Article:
Preliminary North America Class 8 truck orders surpassed 52,000 units in July, setting a new all-time record in what is typically the weakest order intake month of the year, according to ACT Research and FTR.
Preliminary NA Class 8 net orders rose 24% month-over-month, ACT said, to 52,400 units. FTR's numbers put it at 52,250. The previous record was set in March 2006, with 52,194.
“July’s activity was nearly triple (180%) that of July 2017,” said Steve Tam, ACT’s vice president. “The feat is made even more spectacular since July is typically the weakest order intake month of the year.”
In addition, he noted, on a seasonally adjusted basis, at 165,000, orders are also the best on record, outpacing the March 2006 order intake by 13,500 units.
FTR reported that Class 8 orders were "tremendous" for the U.S. market, with most truck makers achieving elevated levels. Orders were up 25% month over month and 187% year over year.
"Orders have been astounding in 2018," FTR said in a press release, noting that five of the highest 12 order months ever have occurred in the first seven months of this year. North American Class 8 orders for the past 12 months have now totaled 445,000 units
Medium-duty activity, however, “slowed decidedly in July,” Tam said, with preliminary NA Class 5-7 net orders falling 27% month-over-month, to 19,500 units. Longer term, however, medium-duty activity remained positive, up 18% year-over-year and 22% year-to-date. Seasonal adjustment boosts the Class 5-7 orders moderately, relegating it to the best showing in the past seven months.
Complete industry data for July, including final order numbers, will be published in mid-August.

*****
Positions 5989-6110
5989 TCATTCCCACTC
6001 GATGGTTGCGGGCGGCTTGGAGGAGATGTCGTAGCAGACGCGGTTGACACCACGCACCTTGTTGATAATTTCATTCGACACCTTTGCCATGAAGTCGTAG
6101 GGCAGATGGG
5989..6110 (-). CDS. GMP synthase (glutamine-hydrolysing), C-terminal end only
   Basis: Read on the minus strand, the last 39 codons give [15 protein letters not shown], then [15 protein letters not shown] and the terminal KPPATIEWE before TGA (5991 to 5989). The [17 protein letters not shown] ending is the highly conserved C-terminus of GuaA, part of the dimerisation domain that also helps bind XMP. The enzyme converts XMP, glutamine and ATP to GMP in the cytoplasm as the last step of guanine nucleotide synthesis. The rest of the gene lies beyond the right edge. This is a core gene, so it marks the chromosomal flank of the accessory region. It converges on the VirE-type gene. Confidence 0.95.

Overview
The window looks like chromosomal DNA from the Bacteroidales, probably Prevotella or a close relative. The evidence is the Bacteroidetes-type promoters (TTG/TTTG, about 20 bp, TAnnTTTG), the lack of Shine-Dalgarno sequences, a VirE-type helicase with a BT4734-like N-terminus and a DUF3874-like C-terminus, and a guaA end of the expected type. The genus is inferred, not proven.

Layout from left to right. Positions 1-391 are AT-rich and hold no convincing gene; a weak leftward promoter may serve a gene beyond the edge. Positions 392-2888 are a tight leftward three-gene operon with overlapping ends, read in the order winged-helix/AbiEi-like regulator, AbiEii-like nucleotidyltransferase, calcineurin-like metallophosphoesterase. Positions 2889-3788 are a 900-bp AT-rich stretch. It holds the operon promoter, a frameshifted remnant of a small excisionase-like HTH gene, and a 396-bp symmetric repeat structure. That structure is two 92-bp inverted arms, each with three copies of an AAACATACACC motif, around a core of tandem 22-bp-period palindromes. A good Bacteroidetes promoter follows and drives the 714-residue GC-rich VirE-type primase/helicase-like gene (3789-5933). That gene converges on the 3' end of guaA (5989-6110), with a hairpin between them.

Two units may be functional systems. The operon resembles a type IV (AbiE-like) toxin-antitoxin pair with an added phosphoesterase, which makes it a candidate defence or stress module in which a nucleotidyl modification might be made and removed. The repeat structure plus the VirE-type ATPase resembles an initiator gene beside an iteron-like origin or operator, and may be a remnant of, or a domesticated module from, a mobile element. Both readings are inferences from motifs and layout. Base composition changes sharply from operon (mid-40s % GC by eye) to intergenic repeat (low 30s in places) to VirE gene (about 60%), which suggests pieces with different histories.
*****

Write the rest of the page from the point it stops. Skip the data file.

Supply crunch pushing truck orders up
The transportation analysts at Stifel said in an email note to investors, that the orders are a result of OEMs opening their 2019 order books early and a rush to get orders in sooner to get in line amid long backlogs. "Kenny Vieth of ACT brings up a good point that much of the order strength is believed to be coming from dealers as they expect a strong 2019. And our colleague Dave Ross brings up a good point that Class 8 tractor orders have been the result of carriers expanding their fleets in response to recent wins for dedicated contracts, a service that has received greater demand as shippers seek guaranteed capacity solutions; for example, Werner Enterprises recently increased its capex guidance for this reason."
FTR's press release offered a similar analyis. "Because fleets are frustrated by the current situation and are uncertain when they can receive trucks, they are placing a large volume of orders in hopes of getting some deliveries at some point in the future. In essence, there is a truck shortage. Freight growth is robust and industry capacity is extremely tight. OEMs have been hindered because numerous parts and component suppliers have not been able to produce and deliver on time."
The supply chain issues began around March, explained Don Ake, FTR vice president of commercial vehicles. "OEMs started falling behind in deliveries to fleets in April. Deliveries did improve a bit in June, but most OEMs are still operating in catch-up mode. It is uncertain when suppliers will be able to improve delivery times and for OEMs to ship all orders on time. Realistically it may take up to a year for everyone to catch up.
"Fleets are reserving places in line, so they can get the maximum number of trucks in the future," Ake said. "It is a bizarre occurrence and it will not be resolved soon. Conditions may be abnormal, but they are abnormally good.”
Updated Aug. 3, 8:25 EDT, to add FTR and Stifel information